Retired USAF E-8. Lighten up and enjoy life because:
Paranoia strikes deep, into your life it will creep. It starts when you're always afraid... Buffalo Springfield - For What It's Worth
Sometimes mom's just say things because they don't want you to worry about them. Last time I was at my mom's house I noticed that my fathers old nightstick was next to the front door. He had been a police officer before he passed away. She knows but won't say anything. Shes a typical mom that doesn't want to worry her late 50's / early 60's babies.Even my mom who lives in a quiet, safe neighborhood will be the first to tell you the bad guys aren't going to rob the poor homes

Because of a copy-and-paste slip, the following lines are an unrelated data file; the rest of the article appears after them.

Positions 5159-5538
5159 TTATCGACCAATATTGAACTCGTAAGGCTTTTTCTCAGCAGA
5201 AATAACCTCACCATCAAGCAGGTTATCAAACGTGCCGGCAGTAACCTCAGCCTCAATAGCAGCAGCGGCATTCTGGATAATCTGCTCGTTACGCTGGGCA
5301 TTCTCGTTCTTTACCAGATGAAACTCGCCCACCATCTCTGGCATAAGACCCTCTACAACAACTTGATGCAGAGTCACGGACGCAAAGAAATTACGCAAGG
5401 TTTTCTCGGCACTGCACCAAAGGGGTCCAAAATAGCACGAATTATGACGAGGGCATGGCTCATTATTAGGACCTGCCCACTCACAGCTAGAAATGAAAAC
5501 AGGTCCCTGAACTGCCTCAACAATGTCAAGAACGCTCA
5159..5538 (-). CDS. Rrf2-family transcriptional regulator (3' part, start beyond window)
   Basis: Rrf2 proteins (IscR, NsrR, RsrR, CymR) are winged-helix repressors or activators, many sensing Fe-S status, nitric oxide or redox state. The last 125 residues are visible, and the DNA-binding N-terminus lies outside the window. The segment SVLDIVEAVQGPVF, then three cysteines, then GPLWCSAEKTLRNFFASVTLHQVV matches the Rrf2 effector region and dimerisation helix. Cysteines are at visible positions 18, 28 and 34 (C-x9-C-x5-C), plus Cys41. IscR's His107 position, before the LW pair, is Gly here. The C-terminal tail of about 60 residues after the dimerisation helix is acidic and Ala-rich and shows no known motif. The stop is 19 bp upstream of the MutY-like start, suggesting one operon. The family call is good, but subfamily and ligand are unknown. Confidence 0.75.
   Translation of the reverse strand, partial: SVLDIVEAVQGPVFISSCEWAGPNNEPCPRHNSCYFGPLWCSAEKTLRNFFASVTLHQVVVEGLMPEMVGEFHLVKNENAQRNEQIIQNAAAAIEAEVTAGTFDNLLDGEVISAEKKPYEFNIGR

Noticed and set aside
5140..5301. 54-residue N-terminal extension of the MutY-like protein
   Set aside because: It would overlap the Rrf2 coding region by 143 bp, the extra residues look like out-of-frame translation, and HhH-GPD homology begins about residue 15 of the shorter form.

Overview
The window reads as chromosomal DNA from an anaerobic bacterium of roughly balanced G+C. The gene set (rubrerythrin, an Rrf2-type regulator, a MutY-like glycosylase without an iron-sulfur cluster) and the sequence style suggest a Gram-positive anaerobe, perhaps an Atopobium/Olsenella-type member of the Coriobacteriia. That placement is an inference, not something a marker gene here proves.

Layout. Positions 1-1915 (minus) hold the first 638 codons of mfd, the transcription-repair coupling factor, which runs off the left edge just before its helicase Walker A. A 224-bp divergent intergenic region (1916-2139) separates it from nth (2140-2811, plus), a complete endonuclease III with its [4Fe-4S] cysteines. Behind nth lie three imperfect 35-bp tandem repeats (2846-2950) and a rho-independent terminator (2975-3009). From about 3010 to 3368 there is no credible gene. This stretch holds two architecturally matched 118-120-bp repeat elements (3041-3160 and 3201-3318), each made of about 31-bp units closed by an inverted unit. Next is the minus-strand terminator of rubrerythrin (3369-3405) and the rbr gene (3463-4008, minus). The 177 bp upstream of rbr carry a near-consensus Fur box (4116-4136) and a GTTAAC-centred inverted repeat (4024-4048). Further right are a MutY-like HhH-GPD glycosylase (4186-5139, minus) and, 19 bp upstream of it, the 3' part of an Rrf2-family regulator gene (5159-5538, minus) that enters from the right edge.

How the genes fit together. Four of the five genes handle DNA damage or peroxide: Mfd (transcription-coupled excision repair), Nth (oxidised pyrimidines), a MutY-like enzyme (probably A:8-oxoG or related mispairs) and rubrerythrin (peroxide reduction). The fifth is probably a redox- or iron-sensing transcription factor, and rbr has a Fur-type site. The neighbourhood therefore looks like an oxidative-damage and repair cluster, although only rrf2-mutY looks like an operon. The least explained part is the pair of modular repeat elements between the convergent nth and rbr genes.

Most BGs commit crimes of opportunity. They're there, x is there, it's a combo of wrong place at wrong time for the victim. Crime happens in poor neighborhoods because many times they are convenient because that's where the BGs happen to frequent. Sometimes they may have reason to be in a nicer area and again it is a combo of place and time with opportunity being the catalyst. Some of the slightly higher end BGs will target homes or people based on perceived potential score and relative ease of it (expensive lawnmower outside, predictible patterns of coming and going, isolated location). Much higher end BGs are looking for much larger opportunities in terms of $$ than burglary or theft of an individual or home. They're targets are large take opportunities and may be more brazen or may be covert (commercial theft of inventory on truck, jewelry store, gun store, bank, etc.). Unfortunately, we all may be in the wrong place at the wrong time and be in the path of BG regardless of community, job, etc.